A Hole in the Boat

Panic on the Reservoir

By Cheryl Cox

Despite the cold wind at the edge of his redwood deck, Shannon Hansen carefully places rib-eye steaks on a grill.

Inside, his wife Jill has set a large table, her kitchen counter already covered with potluck contributions. Eagerly accepting the steaming mug Jill offers, I take an appetizer before blending into the group of family and friends who have gathered at the Hansens’ house for a lively battle against the monotony of gray days. By the time Shannon comes inside and closes the sliding door behind him, we are discussing winter water levels and warm summer days at Palisades Reservoir, which lies about fifty-five miles southeast of Idaho Falls.

“I nearly sank the boat last year,” he announces, catching me mid-bite. He launches into a narrative that will quickly become a local classic. With my addition of a few historical notes for clarity, this is his tale:

Shannon pulls his pickup off U.S. Highway 26, careful to clear his boat and trailer as he enters the scenic overlook at Calamity Point. Here, in 1957, the Bureau of Reclamation completed a project envisioned in the late 1940s to construct a massive earthen dam across a narrow reach of the Snake River Canyon. The dam, the largest of its kind in Idaho, impounded the river, flooded the canyon, and backfilled drainages until more than a million acre-feet of water storage capacity reached as far as the Wyoming state line near Alpine, eleven miles upriver.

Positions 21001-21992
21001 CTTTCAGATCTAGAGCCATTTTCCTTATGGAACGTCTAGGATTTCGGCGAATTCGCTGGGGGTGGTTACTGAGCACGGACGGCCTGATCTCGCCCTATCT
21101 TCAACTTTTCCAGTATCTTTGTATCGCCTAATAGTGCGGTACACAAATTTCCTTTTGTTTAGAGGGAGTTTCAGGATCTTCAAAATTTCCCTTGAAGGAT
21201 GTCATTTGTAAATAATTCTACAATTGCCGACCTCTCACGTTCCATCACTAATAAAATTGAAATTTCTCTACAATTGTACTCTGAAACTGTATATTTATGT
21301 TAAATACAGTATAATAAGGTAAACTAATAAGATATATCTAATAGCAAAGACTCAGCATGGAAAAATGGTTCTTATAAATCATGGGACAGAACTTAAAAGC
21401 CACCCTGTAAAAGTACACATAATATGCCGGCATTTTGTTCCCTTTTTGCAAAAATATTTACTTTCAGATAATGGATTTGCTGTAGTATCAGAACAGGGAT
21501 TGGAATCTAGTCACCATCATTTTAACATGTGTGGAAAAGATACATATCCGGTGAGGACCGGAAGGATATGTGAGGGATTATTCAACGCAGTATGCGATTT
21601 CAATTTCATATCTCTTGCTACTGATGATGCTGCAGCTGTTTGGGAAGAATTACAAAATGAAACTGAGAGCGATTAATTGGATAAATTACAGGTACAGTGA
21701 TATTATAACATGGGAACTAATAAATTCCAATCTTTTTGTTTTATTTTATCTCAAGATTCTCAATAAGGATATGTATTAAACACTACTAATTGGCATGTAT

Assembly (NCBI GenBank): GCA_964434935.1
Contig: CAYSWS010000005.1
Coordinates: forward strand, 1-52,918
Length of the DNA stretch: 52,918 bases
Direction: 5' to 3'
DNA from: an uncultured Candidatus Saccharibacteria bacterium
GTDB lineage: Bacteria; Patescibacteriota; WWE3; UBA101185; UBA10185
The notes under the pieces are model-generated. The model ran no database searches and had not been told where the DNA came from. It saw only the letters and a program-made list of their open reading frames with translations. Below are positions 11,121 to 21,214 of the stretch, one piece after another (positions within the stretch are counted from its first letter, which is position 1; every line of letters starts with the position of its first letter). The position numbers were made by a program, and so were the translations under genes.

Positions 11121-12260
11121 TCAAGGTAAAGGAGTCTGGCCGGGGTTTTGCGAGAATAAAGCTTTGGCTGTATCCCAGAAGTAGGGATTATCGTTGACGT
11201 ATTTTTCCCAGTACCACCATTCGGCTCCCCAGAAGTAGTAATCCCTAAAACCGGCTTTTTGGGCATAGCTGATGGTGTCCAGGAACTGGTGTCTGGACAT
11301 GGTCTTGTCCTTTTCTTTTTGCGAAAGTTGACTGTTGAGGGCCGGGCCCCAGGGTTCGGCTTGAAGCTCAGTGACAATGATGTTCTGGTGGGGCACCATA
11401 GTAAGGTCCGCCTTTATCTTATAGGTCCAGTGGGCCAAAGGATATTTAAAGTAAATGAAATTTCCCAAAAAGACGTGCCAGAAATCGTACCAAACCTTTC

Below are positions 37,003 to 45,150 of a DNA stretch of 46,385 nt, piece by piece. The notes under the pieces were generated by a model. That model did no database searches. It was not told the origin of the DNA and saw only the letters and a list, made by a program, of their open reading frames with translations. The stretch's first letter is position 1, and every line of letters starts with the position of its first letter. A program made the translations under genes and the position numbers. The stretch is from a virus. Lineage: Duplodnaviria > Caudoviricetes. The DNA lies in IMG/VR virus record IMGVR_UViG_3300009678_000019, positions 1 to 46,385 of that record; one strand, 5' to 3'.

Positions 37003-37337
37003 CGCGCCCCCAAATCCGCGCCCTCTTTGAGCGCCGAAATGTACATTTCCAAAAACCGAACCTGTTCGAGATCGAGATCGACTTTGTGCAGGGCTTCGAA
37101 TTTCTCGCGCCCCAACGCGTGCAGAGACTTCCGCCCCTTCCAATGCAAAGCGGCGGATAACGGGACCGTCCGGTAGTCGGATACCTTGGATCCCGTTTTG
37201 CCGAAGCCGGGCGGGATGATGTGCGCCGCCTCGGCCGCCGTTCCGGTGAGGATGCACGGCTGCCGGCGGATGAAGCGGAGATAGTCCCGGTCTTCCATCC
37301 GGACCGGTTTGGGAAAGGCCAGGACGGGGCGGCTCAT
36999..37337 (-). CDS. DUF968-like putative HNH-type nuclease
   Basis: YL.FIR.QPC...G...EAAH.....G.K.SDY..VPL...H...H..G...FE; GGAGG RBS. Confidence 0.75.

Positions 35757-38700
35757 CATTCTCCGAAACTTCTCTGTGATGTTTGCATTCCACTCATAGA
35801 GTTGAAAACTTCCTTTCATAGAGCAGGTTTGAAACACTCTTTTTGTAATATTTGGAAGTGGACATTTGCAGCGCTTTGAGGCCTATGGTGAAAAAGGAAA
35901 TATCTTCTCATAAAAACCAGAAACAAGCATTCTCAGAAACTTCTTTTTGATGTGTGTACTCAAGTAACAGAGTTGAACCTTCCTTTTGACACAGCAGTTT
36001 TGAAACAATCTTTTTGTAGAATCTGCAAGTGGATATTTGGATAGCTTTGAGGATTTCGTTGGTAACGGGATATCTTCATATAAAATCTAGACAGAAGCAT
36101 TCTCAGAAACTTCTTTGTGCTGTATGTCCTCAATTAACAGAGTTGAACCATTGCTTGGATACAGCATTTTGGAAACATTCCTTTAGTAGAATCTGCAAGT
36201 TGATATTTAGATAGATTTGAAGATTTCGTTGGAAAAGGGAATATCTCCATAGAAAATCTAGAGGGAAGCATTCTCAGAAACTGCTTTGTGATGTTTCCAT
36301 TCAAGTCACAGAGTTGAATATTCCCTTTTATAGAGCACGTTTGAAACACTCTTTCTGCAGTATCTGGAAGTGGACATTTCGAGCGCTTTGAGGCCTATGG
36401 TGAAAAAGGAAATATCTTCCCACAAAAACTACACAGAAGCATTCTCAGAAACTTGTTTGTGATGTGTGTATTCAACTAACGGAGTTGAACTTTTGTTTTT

All this was good news for irrigators and hydroelectric power producers, but even better news for recreationists. Arguably the project’s most enthusiastic stakeholders, the Palisades Reservoir could offer a gamut of close-to-home water sports never before available on such a scale.

Shutting down his pickup, Shannon drops the ignition key onto the center console. The familiar clatter triggers seatbelts and locks. When doors fly open, his family, eager to stretch cramped legs after the drive up from Rigby, spills out onto the asphalt. Bringing up the rear, a gangly retriever coming to terms with his long legs joins the group at the overlook’s edge.

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About Cheryl Cox

Cheryl Cox lives in Idaho Falls with her husband, Tom. A retired teacher who researches local history, she is the author of Second Stories Revisited: Historical Narratives of Idaho Falls Women. She is a member of Idaho Falls Historical Preservation Commission. She holds a commercial pilot certificate, loves the horse that taught her to ride English, and prefers to winter with humpbacks.

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